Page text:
Gargunnock lies at the foot of the Gargunnock Hills some six miles west of Stirling. It was built on land high enough to keep the village clear of the broad marshes of the Blairdrummond Moss which occupied the Forth Valley to the north through much of history.
Gargunnock was large enough to be chartered as a burgh in 1677, though few other details of its early life have survived. The oldest building in the area is the four storey tower house dating back to the late 1500s that lies at the heart of Gargunnock House, half a mile east of today's village.
The original tower house was greatly extended over the following centuries, and most of what is on view today dates back to these later extensions. Some say that the 1500s tower house incorporated parts of a still earlier castle. The earliest fortification in the area was the Gargunnock Peel (tower) which William Wallace captured from the English in about 1300. This stood on a site a few hundred yards north of Gargunnock House, adjacent to the confluence of the Gargunnock Burn and the River Forth.
Originally the old Stirling. to Dumbarton military road ran through the village, but around 1800 the steep Main Street gradient was bypassed by what is now known as Leckie Road. As a result the Main Street became the cul-de-sac it is today. And today's main road, the A811, now completely bypasses Gargunnock to the north.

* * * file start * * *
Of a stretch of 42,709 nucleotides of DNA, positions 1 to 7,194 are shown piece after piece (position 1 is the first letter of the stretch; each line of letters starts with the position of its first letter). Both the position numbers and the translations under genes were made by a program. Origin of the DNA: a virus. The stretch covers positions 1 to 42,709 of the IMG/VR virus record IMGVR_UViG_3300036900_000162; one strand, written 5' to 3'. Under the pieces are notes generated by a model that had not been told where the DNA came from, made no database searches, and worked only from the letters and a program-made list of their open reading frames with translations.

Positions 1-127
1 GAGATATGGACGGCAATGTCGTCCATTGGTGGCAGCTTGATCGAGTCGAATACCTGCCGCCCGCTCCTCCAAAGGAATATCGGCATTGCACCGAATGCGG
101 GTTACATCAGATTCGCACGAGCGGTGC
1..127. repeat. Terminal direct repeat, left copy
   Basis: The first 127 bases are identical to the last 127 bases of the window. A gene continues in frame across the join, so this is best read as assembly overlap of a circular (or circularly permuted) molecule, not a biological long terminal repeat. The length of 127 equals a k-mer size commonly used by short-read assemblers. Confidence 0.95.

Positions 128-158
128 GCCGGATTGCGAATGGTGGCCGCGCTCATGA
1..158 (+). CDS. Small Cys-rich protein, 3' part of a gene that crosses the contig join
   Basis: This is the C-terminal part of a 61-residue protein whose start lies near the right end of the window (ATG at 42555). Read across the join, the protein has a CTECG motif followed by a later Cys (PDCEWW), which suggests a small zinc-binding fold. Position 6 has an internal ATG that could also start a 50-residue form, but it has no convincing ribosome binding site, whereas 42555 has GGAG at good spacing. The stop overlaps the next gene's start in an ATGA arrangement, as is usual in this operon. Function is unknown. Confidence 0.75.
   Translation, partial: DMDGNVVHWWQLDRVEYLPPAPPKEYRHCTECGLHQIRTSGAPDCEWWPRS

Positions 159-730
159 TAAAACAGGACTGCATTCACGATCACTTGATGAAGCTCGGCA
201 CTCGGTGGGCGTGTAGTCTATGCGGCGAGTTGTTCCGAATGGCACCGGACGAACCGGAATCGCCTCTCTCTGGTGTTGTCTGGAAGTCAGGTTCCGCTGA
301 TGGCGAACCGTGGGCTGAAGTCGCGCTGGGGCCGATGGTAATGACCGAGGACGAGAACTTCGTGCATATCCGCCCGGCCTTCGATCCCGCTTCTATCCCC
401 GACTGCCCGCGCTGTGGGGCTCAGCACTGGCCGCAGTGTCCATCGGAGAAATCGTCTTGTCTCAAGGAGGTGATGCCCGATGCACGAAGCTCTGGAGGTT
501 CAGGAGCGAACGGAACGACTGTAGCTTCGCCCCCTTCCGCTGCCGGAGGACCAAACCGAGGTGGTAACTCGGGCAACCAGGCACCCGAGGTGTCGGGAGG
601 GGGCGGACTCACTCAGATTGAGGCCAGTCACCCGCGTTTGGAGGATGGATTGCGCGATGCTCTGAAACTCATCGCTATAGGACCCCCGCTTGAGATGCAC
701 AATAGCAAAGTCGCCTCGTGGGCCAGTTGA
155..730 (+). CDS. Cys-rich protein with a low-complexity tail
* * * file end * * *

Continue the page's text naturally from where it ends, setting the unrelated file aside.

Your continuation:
Its centre is dominated by the village Square with a fine collection of buildings from the 1700s, two of which were once inns, with one later becoming a basket factory. The three storey Gargunnock Inn lies in the Main Street, a short distance away over the old bridge dating back to the 1600s.
On steeply rising ground on the east side of the burn is Gargunnock Parish Church, rebuilt in 1774 from a church erected in 1626, itself a replacement for an earlier ruinous structure. The church is a traditional T-plan kirk whose exterior stone walls would originally have been harled (rendered). External stairs are built against all three "arms" of the church to give access to internal galleries.
One external detail is fascinating. The east and west gables are topped off by decorative finials said to come from the earlier church. These are usually described as representing a cross on the east gable and a crescent on the west gable. Perhaps, but it has to be said that the finial on the west gable looks much more like a pair of horns than the crescent it is meant to represent: you can't help wondering whether the mason was paid less than promised and this was his way of getting even.